6 men's morris is a game which was popular during the middle ages but is virtually unknown now.
It has the same rules than 9 men's morris, also known as triples, but uses a smaller board.
The official rules, from the World Merrills Association, can be found here
Nevertheless, I've solved it.
It is a draw when both players play perfectly.
5 men's morris, which uses the same board but only 5 men is a draw too.
If both players use 7 men, it is a draw too.
I've demonstrated this by creating a program which plays all this perfectly.
Interestingly, the deepest (reachable) position in 6 men's morris was a mate in 149, which can be played as well.
The computer always plays red.
To improve the program, minor changes have been made to the database.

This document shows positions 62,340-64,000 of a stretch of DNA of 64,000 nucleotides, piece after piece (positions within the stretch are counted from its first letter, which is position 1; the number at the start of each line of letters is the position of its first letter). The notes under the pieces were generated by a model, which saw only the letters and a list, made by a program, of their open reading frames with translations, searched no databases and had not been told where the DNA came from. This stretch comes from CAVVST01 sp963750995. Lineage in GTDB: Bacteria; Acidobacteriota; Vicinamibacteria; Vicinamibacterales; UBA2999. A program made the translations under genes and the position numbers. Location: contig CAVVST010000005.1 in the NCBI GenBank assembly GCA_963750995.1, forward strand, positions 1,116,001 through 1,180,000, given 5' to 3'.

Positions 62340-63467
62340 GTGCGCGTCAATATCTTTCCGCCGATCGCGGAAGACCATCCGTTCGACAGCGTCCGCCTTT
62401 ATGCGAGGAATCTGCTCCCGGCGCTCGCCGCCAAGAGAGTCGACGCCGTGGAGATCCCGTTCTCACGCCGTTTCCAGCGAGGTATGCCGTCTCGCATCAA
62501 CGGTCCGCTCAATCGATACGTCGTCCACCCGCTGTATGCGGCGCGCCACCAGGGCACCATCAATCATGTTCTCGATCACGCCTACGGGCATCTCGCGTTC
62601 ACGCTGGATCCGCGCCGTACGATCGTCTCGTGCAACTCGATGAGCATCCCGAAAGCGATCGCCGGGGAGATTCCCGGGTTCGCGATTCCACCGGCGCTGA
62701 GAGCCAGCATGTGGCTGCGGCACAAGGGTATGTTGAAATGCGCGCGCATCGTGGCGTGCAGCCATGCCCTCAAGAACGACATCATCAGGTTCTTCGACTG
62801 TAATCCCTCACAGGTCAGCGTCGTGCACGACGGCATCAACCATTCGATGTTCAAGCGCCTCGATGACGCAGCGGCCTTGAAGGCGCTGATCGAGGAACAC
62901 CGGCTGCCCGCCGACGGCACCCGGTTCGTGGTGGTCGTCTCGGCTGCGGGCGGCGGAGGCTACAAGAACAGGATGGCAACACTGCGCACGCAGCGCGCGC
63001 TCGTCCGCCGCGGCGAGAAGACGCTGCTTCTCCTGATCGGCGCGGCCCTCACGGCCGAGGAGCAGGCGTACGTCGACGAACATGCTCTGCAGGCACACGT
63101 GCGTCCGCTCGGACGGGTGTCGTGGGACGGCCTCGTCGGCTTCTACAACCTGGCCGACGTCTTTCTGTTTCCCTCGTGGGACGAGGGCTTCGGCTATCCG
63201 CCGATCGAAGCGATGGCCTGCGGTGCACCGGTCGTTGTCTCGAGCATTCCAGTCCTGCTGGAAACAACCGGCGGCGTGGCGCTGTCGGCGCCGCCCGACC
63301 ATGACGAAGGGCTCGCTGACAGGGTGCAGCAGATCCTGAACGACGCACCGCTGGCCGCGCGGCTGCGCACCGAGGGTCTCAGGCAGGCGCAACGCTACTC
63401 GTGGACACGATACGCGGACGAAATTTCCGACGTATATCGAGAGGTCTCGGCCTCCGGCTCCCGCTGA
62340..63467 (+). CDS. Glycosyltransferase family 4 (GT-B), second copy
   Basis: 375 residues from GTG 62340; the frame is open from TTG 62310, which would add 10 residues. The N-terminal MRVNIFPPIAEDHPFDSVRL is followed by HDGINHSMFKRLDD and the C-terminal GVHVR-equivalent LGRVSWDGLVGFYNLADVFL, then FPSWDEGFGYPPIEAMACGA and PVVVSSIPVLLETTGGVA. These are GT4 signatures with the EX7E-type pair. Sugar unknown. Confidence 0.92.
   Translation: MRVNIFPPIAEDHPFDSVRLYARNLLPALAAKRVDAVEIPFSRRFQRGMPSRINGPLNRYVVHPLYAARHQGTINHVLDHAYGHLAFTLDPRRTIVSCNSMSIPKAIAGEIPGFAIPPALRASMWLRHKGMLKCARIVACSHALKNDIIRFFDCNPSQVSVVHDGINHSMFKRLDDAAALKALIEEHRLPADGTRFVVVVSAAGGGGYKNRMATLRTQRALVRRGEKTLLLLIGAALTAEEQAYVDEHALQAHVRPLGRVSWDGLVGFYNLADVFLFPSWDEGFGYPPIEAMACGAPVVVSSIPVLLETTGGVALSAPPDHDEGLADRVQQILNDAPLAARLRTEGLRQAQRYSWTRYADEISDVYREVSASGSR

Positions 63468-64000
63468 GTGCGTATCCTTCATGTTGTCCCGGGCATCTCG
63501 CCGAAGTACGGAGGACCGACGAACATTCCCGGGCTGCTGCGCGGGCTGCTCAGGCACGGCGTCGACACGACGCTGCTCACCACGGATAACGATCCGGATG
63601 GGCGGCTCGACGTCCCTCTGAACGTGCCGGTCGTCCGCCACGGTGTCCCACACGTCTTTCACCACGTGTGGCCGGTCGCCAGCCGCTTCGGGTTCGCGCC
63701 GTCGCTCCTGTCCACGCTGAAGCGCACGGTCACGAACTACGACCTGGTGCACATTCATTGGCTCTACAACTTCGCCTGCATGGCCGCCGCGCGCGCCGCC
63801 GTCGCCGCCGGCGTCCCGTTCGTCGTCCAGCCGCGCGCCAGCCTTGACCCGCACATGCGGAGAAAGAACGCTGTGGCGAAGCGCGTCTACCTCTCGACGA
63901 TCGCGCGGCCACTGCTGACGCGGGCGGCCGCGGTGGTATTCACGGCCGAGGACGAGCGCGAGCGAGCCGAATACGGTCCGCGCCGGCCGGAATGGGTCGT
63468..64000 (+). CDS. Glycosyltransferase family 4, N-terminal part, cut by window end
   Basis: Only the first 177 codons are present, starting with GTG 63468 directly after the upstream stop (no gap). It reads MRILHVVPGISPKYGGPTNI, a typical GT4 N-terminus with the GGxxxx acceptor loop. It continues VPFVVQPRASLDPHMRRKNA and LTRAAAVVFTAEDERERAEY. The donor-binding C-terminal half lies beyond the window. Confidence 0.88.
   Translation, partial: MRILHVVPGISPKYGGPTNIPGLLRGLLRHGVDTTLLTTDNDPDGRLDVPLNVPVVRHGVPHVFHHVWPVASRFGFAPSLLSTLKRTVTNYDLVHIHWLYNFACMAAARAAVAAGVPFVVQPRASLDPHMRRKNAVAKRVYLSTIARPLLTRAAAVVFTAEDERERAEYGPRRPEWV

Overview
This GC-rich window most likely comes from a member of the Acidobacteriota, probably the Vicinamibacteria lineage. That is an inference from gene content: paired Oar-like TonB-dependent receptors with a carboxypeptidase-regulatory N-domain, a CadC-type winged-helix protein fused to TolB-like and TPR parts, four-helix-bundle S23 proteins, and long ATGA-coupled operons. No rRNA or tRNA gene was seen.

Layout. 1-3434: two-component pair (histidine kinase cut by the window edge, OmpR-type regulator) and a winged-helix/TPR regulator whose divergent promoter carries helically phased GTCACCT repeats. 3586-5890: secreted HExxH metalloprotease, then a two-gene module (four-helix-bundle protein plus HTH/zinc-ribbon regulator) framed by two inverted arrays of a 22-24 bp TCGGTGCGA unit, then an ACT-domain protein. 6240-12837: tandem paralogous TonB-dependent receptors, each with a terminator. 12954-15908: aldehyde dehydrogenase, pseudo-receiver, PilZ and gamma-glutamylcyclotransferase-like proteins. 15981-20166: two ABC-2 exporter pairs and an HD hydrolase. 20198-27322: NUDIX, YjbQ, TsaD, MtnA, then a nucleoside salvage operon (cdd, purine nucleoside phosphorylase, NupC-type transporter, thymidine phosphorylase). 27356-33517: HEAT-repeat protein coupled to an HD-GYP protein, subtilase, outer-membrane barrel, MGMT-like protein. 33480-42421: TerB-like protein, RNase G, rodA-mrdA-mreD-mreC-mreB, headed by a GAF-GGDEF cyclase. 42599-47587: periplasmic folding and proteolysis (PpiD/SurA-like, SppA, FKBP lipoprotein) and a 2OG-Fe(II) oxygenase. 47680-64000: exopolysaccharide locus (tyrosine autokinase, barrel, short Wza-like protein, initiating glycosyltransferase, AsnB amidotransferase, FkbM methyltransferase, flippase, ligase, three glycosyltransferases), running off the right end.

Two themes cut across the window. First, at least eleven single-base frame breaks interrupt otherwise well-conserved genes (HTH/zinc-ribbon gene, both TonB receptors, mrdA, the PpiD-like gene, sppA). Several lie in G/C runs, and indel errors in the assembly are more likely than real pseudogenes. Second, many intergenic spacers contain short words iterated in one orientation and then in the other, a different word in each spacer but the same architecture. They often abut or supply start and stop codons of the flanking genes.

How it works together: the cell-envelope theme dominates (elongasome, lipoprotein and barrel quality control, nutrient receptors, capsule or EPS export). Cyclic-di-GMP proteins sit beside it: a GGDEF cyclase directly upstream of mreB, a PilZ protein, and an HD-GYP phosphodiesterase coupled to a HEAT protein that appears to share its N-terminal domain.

To download, press here (6 Mb)
I have also solved 7 men's morris, which has the same rules but is played on this board.
I found it a very strange variant because, as you can see, there are 2 lines with 5 intersections.
This often results in a big dominance if one owns this spot.
And indeed, it is a win for the first player in 25 moves with perfect play.
Even more, if the first player doesn't put his first pawn on the central square, it is a win for the second player !
So it might be a good suggestion to not use the central square until all panws have been placed on the board.
But still, I haven't found anything by which I could conclude these are the not the right rules after all.
7 men's morris isn't available due to the size of the database, about 100Mb.
That's because, there's a higher % of winning lines, there's 1 spot more on the board and the symmetry between the outer and inner square is broken.
Move on to 4 field ko-no
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